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Holidays are usually a time to celebrate and forget about everyday problems, but this year that is hard to do.
According to the “St. Patrick’s Day Consumer Intentions and Actions Survey” from the National Retail Federation (NRF), conducted by BIGresearch, the revelers in green will spend less this year than last.
In 2009, people celebrating the Irish-inspired holiday are projected to spend an average of $32.80 on decorations, food and beverage, and festive attire, compared with an average spend of $35.04 in 2008.
Total spending is expected to reach $3.29 billion.
Even young adults (18 to 24), who are famously eager to celebrate St. Patrick’s Day and often suffer for it the next day, are planning to spend less, decreasing from an average spend of $42.20 last year to $36.05 this year.
“Increased concern about the economy among young adults has forced many of them to pull back on discretionary spending,” said Tracy Mullin, NRF CEO. “Many Americans will celebrate St. Patrick’s Day in small ways with special meals or a few decorations.”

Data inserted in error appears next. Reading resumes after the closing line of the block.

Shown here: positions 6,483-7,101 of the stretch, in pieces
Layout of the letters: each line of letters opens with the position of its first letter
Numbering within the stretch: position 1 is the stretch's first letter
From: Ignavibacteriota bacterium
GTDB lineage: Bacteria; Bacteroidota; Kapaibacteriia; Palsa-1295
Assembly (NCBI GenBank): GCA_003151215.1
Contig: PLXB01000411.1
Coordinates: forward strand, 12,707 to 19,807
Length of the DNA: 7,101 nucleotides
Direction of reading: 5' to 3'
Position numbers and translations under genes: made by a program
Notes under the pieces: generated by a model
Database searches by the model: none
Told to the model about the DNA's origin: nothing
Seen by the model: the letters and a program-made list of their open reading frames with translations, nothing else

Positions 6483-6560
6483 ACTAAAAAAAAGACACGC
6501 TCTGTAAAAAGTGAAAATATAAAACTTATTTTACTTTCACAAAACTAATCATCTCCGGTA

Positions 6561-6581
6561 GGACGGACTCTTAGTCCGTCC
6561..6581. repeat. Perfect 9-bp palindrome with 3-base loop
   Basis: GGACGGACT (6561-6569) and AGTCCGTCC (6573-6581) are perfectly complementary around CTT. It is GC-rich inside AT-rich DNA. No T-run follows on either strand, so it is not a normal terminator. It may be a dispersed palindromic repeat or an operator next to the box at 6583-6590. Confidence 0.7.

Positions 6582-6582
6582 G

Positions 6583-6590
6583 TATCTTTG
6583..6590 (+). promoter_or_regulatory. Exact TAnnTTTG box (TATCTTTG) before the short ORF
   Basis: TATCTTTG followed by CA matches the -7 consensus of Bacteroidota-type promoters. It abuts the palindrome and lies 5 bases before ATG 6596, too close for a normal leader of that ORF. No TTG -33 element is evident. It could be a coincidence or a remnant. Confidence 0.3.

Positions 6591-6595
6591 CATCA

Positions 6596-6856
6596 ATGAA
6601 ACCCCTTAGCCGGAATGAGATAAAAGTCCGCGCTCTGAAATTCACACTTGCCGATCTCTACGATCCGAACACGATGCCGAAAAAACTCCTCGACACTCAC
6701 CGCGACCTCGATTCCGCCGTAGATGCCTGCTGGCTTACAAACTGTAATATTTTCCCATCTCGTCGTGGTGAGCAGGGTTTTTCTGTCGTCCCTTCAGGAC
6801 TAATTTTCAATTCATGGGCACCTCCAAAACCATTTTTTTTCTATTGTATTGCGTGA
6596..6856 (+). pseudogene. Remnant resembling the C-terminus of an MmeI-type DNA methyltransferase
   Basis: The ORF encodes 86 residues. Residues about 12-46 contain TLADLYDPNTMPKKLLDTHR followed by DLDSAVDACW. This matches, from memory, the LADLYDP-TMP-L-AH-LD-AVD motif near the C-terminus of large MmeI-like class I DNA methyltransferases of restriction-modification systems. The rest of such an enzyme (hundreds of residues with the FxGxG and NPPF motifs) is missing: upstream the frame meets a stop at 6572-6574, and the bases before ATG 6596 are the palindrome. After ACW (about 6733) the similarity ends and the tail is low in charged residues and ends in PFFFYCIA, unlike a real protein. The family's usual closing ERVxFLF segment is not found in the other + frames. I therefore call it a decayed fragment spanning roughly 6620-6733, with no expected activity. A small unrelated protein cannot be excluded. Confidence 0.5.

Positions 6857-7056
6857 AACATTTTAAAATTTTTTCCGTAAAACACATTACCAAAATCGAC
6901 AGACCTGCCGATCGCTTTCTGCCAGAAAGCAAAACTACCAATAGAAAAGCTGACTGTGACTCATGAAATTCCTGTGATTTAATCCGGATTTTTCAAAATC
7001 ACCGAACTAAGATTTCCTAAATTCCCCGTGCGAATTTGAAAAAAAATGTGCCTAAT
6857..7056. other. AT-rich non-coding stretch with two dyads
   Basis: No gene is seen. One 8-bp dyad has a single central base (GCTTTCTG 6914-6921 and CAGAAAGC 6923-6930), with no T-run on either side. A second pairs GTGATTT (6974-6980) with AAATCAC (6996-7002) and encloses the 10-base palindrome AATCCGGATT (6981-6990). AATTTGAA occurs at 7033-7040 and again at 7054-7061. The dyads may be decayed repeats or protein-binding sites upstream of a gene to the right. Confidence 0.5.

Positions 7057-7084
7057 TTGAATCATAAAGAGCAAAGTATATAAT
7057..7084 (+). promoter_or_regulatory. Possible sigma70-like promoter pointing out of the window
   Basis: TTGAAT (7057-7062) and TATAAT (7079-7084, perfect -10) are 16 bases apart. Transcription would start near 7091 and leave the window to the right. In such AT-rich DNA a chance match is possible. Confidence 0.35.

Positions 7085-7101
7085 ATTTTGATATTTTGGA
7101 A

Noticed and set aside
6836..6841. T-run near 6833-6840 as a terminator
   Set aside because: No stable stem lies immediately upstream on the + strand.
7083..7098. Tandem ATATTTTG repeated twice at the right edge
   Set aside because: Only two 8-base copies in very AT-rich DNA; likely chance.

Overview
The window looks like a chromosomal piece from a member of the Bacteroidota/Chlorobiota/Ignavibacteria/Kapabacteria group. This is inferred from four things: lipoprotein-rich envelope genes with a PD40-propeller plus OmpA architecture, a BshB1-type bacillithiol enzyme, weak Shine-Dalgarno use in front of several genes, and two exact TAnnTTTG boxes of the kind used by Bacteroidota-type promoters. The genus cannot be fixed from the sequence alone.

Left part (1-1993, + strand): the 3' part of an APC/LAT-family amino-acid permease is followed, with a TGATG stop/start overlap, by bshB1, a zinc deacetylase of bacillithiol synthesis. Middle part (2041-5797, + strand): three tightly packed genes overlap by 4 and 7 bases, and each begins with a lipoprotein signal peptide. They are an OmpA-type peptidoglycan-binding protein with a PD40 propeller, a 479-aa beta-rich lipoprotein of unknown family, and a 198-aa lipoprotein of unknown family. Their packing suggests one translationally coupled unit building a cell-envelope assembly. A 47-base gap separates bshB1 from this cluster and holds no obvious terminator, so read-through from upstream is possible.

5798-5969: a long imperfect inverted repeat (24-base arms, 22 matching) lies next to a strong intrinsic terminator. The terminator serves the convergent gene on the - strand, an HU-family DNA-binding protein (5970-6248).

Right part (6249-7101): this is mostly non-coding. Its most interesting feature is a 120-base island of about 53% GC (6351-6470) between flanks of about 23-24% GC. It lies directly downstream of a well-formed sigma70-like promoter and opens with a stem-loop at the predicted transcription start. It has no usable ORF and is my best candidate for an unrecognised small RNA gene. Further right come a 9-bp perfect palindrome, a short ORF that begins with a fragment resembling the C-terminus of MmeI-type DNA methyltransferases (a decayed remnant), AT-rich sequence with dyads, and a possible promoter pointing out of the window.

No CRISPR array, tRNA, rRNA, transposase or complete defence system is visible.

The small ways Americans are planning to celebrate St. Patrick’s include donning green (82%). One-third will prepare a special dinner and one in five will decorate their home or office.
Overall, fewer people plan to celebrate the holiday this year: only 44%, versus 46% in 2008.
If the economy gets any worse, the theme of next St. Patrick’s Day may have to be changed from Erin go bragh to Erin go broke.
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